Pair cite state Medicaid-funding issue in letter to Webb, Warner
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House Speaker Bill Howell, R-Stafford, and House Appropriations Committee Chairman Lacey E. Putney, I-Bedford, today announced that they have written U.S. Sens. Jim Webb and Mark Warner to voice their “significant concern” about the impact that health-care reform bill making its way through the Senate could have on state finances.
After highlighting Virginia’s existing Medicaid financial challenges, Howell and Putney noted in their letter to the senators that because the Senate bill greatly expands Medicaid eligibility, “states will still be saddled with significant cost increases to meet these new obligations beyond the next five years.”
“A conservative estimate of the cost to expand Virginia’s Medicaid eligibility to 133 percent of the federal poverty level indicates that Virginia will need to prove $920 million more from 2017 to 2019 cumulatively,” the House leaders wrote, “and these staff estimates may be “significantly understated.”
The letter in its entirety is republished below:
As our federal representatives in the United States Senate, we write you with significant concern about the impact that the Obama-Reid health care overhaul will have on the Commonwealth. The Senate Leadership has gone to great lengths to claim that their legislation is deficit-neutral, a point that is debatable. However, what is left unstated is the fact that the measure pushes the costs off to states that are already struggling to meet their current budgetary obligations.
Virginia’s Medicaid program costs are expected to grow by 11 percent in Fiscal Year 2011 and 8 percent in Fiscal Year 2012. In order to meet Medicaid’s budgetary requirements for the 2010-12 biennium, Virginia will need an additional $1.9 billion in state funds. Almost $1.6 billion of this amount is required just to backfill the loss of federal matching funds in FY 2011 and FY 2012. Another $300 million is needed to meet other statutory and regulatory requirements of the program.
In order to reduce the ranks of the uninsured, the Obama-Reid plan expands Medicaid to cover an additional 15 million Americans, effectively the largest expansion of the Medicaid program since it was established. As you well know, Medicaid is funded partly by states and partly by the federal government. Despite the enhanced federal matching funds to expand Medicaid, states will still be saddled with significant cost increases to meet these new obligations beyond the next five years. While Senator Reid may tout his bill as deficit-neutral in the near term, the fine print shows that it will be the states that will be left holding the bag down the road.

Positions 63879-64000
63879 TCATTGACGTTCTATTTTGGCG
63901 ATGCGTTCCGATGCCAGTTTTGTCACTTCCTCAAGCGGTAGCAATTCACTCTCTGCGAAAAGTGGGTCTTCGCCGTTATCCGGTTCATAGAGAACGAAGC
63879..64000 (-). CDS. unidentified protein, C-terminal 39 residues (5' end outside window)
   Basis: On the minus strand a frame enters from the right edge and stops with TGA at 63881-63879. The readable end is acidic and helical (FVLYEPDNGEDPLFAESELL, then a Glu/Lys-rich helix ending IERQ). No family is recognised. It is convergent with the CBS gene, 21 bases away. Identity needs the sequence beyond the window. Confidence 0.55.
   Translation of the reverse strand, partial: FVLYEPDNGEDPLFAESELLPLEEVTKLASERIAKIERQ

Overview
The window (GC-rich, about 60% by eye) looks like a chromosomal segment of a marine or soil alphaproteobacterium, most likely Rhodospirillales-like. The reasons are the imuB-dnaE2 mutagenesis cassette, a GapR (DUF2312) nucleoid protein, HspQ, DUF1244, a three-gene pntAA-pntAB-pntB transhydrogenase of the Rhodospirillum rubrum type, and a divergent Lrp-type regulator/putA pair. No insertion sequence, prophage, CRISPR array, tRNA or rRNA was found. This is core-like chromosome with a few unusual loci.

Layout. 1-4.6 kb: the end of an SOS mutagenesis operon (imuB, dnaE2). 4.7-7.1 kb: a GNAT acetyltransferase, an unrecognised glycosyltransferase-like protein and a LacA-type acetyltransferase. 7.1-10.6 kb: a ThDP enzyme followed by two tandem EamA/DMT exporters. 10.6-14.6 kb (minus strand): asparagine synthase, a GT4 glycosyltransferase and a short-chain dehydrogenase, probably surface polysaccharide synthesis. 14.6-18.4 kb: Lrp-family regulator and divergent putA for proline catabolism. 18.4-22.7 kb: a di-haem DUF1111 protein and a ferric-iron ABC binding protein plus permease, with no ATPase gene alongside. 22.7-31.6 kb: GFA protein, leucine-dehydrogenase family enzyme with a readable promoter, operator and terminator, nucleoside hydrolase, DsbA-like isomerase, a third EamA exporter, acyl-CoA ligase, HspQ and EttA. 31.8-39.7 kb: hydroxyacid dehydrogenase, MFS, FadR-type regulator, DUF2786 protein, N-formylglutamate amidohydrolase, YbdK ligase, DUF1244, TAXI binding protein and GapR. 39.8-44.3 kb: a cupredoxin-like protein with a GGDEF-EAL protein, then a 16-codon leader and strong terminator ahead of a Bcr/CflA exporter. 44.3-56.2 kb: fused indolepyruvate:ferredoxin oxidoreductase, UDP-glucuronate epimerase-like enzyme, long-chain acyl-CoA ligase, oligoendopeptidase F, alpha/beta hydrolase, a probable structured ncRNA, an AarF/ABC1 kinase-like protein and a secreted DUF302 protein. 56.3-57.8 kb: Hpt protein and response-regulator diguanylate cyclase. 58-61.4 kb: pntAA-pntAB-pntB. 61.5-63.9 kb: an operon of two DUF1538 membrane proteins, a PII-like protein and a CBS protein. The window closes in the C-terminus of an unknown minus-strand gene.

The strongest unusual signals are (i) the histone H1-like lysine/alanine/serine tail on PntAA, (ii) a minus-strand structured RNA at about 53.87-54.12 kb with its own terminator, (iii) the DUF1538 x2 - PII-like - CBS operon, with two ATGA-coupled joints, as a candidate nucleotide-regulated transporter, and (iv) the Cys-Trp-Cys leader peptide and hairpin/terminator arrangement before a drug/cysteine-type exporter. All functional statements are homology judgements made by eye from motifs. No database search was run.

A conservative estimate of the cost to expand Virginia’s Medicaid eligibility to 133 percent of the federal poverty level indicates that Virginia will need to provide $920 million more from 2017 to 2019 cumulatively. In 2019 alone, our increased costs of expanding Medicaid could be almost $470 million annually.
An analysis by our staff indicates that this estimate may be significantly understated, because it assumes a level of growth in the program that is considerably less than Virginia’s historical growth rates. In addition, the estimate assumes that only about two-thirds of those eligible will enroll in the program, despite the individual health insurance mandate contained in the reform plan.
Unfortunately, at the same time that the plan expands the pool of those eligible for Medicaid, it significantly cuts Medicaid and Medicare payments to hospitals, particularly those that serve low-income patients. By continuing to squeeze already struggling hospitals and providers, the Obama-Reid plan puts added strain to our national health care system and puts in serious jeopardy the high quality of care that Americans expect to receive. One estimate indicates that 15 percent of the amount spent by commercial payers on hospital and physician payments is attributable to cost shifting due to low Medicare and Medicaid payments. Additional payment cuts by public providers will inevitably raise health insurance costs to everyone.
By shifting costs to the states, this plan represents the ultimate unfunded mandate. As you are aware, Virginia and other states like it, are in the midst of a difficult budget session. As an unintended result of the current plan being discussed in the United States Senate, the General Assembly could be faced with the unenviable choice of raising taxes, cutting essential services or both. Such is the concern from state houses across the country that no less than nine Democratic governors have spoken up about the reduction in Medicaid and Medicare funding. Governor Phil Bredesen of Tennessee went so far as to call it “the mother of all unfunded mandates.”
We would like to close with a final observation. According to a December Rasmussen poll, 54% of Virginians stand opposed to the Obama-Reid health care plan. In light of the strong concerns expressed here and the significant opposition amongst Virginians, we respectfully ask that you urge caution amongst your colleagues and oppose the current bill under consideration.
There are serious-minded reforms that would address the rising cost of health care in this country and improve our health care system, including association health plans, expanding health savings accounts and medical malpractice reform. Unfortunately, those reforms are absent from this bill. We look forward to continuing to work with you to achieve effective health care reform that all Virginians can support.
William J. Howell
Speaker, Virginia House of Delegates
Lacey E. Putney
Chairman, House Appropriations Committee
A copy of this letter is available online at www.williamjhowell.org.